Everything You Need To Know About The Galveston Diet

The Galveston diet is a nutrition program designed for women in menopause. Creator of the program, Mary Claire Haver, M.D., explains on the Galveston Diet's website that she received complaints and concerns from patients about weight gain they were experiencing during menopause. However, it wasn't until Dr. Haver experienced menopause herself that she realized the "eat less, exercise more" motto wasn't making the cut. So that's when she created the Galveston diet to help women in menopause reach their health and wellness goals. Dr. Haver says the Galveston diet takes an anti-inflammatory and intermittent fasting approach to nutrition.

While the term "intermittent fasting" can sound scary to some, the Galveston diet ensures you eat, but it's during a specific timeframe. For example, the program goes by a ratio of 16:8, meaning you fast for 16 hours and then have an 8-hour eating window, Medical News Today reports. This ratio will vary person-to-person as health conditions and schedules can play affect the fasting regimen.

In addition to intermittent fasting, the Galveston diet also focuses on anti-inflammatory foods with natural antioxidants to help support gut health (via Medical News Today). There's also a "Fuel Refocus" component of the diet, meaning the diet focuses more on nutrient-dense forms of carbohydrates.

Pros and cons of the Galveston Diet

There are pros and cons to the Galveston diet, so it may not fit into every lifestyle. Pros of the Galveston diet include it being self-paced, meaning you go at your own speed and set your own schedule. The diet also doesn't focus on counting calories, Food Network reports. Instead, the Galveston diet focuses more on when calories are consumed. Plus, the foods recommended in the diet, such as eggs, veggies, and fruit, are rich in fiber and fight inflammation in the body.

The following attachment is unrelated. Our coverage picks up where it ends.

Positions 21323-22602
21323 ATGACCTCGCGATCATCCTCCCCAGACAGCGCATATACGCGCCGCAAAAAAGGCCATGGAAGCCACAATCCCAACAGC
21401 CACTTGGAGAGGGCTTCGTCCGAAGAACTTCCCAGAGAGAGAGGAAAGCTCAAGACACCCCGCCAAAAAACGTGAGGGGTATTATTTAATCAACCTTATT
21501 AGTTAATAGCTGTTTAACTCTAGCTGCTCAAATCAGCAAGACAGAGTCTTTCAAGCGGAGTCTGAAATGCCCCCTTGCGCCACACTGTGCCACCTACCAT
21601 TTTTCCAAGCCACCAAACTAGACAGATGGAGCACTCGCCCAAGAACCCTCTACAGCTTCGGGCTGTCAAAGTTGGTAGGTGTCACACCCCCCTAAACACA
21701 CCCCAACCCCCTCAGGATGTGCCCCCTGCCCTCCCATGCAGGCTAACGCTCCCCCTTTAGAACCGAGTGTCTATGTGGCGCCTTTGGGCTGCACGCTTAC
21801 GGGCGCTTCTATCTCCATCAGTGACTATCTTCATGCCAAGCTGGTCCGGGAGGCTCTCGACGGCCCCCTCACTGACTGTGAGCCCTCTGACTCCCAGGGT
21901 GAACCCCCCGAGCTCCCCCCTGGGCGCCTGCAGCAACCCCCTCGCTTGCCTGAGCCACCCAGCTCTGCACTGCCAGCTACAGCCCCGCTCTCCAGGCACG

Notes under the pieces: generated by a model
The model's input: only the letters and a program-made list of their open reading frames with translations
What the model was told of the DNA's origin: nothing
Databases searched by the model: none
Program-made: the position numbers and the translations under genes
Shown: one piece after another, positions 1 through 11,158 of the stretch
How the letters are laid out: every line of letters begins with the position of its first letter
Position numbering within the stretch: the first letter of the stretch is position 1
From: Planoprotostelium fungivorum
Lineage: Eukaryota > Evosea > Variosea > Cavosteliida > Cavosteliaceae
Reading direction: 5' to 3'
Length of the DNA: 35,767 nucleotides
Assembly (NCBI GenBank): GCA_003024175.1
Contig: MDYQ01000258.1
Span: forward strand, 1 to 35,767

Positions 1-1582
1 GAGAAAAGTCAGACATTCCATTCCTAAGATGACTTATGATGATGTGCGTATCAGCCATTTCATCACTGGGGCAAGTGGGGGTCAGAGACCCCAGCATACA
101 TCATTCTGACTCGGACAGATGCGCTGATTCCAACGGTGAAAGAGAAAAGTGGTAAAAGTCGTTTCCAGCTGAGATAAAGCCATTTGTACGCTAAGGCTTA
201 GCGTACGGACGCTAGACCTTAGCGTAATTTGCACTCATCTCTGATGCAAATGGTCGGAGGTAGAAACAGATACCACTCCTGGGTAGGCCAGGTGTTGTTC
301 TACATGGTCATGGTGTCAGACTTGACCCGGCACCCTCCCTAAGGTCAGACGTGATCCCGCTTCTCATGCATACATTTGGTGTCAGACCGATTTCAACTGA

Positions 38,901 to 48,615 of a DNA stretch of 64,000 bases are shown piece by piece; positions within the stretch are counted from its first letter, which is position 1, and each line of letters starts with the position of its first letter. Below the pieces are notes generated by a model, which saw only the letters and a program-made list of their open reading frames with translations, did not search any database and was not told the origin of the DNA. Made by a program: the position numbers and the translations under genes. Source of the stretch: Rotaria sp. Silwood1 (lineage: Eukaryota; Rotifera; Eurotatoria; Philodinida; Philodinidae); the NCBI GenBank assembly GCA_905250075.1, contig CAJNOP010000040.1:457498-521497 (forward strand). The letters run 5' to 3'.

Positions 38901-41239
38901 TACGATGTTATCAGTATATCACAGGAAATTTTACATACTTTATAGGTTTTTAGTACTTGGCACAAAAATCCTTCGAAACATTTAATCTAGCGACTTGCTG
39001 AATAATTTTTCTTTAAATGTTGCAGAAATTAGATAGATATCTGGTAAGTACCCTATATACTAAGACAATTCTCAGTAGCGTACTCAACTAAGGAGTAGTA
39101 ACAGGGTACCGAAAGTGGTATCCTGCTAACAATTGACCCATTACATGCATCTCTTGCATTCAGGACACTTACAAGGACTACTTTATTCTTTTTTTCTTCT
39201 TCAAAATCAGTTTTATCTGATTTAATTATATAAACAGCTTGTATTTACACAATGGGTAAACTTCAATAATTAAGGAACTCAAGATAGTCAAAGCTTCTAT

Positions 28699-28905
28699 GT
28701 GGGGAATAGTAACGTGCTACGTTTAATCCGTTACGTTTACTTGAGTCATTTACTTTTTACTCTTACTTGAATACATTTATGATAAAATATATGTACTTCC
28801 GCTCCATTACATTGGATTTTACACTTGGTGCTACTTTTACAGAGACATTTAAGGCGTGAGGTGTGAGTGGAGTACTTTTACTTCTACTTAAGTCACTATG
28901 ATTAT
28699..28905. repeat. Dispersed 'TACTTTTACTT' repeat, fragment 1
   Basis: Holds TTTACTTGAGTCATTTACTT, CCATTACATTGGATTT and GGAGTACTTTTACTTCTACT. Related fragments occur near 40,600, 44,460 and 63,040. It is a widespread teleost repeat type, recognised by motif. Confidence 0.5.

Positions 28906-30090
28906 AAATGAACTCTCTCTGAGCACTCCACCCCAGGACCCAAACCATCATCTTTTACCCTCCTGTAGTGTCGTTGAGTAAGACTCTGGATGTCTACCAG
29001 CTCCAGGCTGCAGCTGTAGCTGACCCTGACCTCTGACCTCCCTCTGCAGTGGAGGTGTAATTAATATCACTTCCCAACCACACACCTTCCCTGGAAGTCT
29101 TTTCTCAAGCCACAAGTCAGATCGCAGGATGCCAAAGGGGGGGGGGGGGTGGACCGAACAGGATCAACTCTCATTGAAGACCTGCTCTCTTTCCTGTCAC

While the Galveston diet has its benefits, there are drawbacks. The program cost and the price of some recommended food choices are expensive, reportsĀ Byrdie. For example, the diet recommends grass-fed meat or salmon, both of which have recently increased in price considerably, due to our current inflation times (via Investigate Midwest). The Galveston diet is also nearly a gluten-free diet, which may be beneficial for those with Celiac disease but may not work for others. As with any new diet, be sure to check in with your doctor first to ensure it's safe for you to do.